Tuesday, October 12, 2010

FLAC Project Finish

FLAC Progress
In a previous post, The Year of the FLAC, we kicked off our home audio CD digitization project. We finished the project on October 1st. First we’ll present some of the parameters of the project, followed by some tactical suggestions if you are considering such a project, and finally some thoughts on the project in general.

Project Parameters

- Number of CDs ripped: 2228. Each CD was read (physically put into a computer disk drive) at least once or more in the case of problem CDs. The 2228 albums were for 1247 artists. The FLACs are stored in the typical folder hierarchy of artists\album.

- Bad CDs: 6 CDs had some bad tracks and 3 CDs were not FLAC’able at all.
- Software: We used dBpoweramp to rip CDs and encode into FLAC.

- OS: Windows 7 on a desktop computer that had two DVD drives which could be operated simultaneously. When using both drives it seemed best to stagger the use of the drives by letting one drive rip while getting the metadata and preparing for the rip on the other drive.

- Size: 643 GB for all the resulting FLAC files (includes imagery which is minor). We calculate roughly a 33% reduction in disk space used compared to the normal audio format (uncompressed PCM raw).

An example of creating a simple PowerShell script for checking for empty music folders after ripping is shown here.

Tactical Suggestions If You Are Thinking About Approaching a Similar Project

- You need a good system of organization when processing this many CDs (or anything for that matter). We used different locations and bins to indicate CDs waiting to be processed and CDs finished. Sticky notes were used freely to leave notes on different CDs because in our effort there were two of us working at any given time.

- You might need to clean a CD in order to get it to read properly. If one drive doesn’t work, try another. We had a couple of cases in which one drive was able to read a CD that another couldn't.

- While Dbpoweramp is pretty good at supplying metadata (it draws from several metadata sources), you should still verify it.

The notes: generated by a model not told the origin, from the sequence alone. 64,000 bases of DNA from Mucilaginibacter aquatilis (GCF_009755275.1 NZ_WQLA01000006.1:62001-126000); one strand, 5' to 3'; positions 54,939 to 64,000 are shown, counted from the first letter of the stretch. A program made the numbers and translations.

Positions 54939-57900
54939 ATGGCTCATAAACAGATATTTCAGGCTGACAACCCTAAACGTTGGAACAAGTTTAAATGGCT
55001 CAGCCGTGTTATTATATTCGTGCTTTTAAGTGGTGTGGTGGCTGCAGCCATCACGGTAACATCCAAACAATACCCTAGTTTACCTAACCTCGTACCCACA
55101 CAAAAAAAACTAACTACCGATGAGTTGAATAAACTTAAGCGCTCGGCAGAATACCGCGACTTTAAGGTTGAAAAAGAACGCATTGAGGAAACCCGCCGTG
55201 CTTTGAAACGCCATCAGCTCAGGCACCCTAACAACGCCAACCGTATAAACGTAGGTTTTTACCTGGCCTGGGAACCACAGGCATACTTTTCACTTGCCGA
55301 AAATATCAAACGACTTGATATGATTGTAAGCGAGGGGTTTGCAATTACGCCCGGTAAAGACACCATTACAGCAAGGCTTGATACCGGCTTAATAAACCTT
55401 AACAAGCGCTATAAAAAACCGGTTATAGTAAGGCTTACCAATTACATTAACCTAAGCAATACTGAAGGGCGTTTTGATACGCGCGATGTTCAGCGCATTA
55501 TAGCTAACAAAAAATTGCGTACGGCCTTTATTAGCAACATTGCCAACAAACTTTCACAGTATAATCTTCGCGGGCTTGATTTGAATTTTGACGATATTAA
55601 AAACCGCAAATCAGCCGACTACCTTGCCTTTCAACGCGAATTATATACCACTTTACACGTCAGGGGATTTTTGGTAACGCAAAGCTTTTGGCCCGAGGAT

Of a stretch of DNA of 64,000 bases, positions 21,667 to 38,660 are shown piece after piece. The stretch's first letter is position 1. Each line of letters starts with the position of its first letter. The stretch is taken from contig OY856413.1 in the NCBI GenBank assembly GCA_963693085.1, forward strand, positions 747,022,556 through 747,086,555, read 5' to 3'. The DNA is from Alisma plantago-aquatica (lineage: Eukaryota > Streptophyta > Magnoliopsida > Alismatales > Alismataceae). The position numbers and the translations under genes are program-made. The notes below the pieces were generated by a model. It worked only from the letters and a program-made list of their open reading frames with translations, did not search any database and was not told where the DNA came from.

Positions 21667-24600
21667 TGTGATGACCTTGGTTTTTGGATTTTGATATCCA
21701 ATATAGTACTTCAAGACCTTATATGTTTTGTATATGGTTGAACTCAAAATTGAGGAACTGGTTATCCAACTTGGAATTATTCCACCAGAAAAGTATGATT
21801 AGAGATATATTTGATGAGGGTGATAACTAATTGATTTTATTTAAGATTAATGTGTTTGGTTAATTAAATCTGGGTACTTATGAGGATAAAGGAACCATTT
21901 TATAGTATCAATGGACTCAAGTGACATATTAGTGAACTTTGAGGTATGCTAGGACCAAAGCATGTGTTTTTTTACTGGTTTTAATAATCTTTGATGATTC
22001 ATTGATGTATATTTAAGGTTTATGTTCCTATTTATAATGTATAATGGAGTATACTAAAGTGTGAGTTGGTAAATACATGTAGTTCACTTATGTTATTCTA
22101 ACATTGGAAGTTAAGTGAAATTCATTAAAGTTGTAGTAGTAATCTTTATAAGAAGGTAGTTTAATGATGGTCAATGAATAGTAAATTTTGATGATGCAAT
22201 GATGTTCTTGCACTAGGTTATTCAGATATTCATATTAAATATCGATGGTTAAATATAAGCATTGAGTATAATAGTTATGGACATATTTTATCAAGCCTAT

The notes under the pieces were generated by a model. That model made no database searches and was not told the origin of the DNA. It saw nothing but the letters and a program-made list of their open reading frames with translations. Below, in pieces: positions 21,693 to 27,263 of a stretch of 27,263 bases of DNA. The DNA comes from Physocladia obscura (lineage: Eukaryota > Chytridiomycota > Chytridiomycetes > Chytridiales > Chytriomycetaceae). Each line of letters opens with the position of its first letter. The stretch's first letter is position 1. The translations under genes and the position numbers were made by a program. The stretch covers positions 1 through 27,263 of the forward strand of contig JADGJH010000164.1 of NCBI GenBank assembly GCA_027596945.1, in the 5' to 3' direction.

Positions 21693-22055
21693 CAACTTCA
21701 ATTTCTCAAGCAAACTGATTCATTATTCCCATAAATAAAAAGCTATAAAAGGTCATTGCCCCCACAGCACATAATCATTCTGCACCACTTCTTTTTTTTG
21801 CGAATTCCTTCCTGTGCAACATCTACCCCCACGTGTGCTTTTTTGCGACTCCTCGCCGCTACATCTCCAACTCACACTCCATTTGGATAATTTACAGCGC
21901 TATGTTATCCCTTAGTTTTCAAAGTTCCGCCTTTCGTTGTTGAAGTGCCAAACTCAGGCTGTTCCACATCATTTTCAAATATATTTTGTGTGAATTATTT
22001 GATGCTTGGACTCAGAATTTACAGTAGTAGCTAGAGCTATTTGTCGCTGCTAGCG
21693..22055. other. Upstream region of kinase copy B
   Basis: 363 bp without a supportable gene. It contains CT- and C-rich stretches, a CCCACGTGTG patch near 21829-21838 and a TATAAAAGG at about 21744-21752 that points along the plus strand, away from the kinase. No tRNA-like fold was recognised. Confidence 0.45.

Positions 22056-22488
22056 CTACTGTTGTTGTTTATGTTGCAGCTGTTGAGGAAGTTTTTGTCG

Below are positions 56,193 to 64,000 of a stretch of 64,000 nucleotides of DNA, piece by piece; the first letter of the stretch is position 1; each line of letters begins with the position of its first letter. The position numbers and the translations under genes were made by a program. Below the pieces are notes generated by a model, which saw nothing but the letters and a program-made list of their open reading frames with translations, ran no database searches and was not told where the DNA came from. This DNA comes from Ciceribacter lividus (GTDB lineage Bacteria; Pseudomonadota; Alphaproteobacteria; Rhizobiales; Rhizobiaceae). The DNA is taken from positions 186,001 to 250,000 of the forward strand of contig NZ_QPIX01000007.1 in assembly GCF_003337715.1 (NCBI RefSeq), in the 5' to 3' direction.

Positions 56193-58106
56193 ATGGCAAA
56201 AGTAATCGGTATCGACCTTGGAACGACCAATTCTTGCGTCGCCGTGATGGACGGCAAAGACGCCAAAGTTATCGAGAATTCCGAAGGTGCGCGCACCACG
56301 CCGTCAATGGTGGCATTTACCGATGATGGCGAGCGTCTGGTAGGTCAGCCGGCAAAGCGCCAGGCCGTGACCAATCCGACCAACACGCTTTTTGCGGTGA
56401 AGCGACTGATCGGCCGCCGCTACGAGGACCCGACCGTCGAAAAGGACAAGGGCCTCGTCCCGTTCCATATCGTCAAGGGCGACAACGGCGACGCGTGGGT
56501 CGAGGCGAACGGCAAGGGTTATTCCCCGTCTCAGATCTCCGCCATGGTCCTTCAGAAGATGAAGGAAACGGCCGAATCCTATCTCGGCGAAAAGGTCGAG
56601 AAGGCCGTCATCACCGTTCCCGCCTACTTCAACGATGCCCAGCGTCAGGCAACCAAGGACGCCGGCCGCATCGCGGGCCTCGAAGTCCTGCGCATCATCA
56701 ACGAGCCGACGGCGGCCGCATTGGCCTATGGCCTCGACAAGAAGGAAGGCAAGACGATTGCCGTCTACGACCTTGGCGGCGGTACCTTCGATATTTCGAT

- Spot check rips after completing. There are a couple of cases when a custom post-project PowerShell script that we ran found problems with some tracks. In a nutshell any FLAC file that is less than 500kb is considered suspect as potentially incomplete and we did find some CDs where we thought the CD ripped fine, but didn’t. These infrequent problems are accounted for in the Bad CDs number above.

- If you care about the quality of artwork, the metadata that comes through when using Dbpoweramp may disappoint you, but you can substitute your own. The maximum image size pixel size accepted seems to be about 500 x 500 so anything bigger is scaled to that.

Thoughts on Digitizing a Moderate-Sized Home CD Collection

There is a lot of music we purchased that probably wasn't worth the effort to rip. We will probably never listen to that music and it's perhaps not worth even cluttering, both space-wise and information-wise, our home system. We estimate that about 10-20% of the final music count (2,228) CDs is what we care about. Now with services where you can listen to almost anything you want on demand, we will not being buying CDs in the same way. Yes, we will purchase some, just not as many as we have in the past.

The medium is (part of) the message. A format that you experience music in is important to your connection to it. Part of the angst in the project was letting go of CDs and embracing digital collections like auto-generated playlists (Pandora), music on-demand services (Rhapsody), etc. The Sonos system makes this easy. We get locked into media choices and it becomes hard to change the longer you wait. It seemed inevitable that we took this step. We went through similar pain with a cassette conversion project.

For this project we opened boxes of CDs dated April 2005, when they got packed for our remodel. Wow, not opening a box in 5 years must mean we don’t need or a least we don’t use what’s inside, right? I think the music in those boxes has a greater chance of being used now that it is digitized and easily accessible via Sonos.

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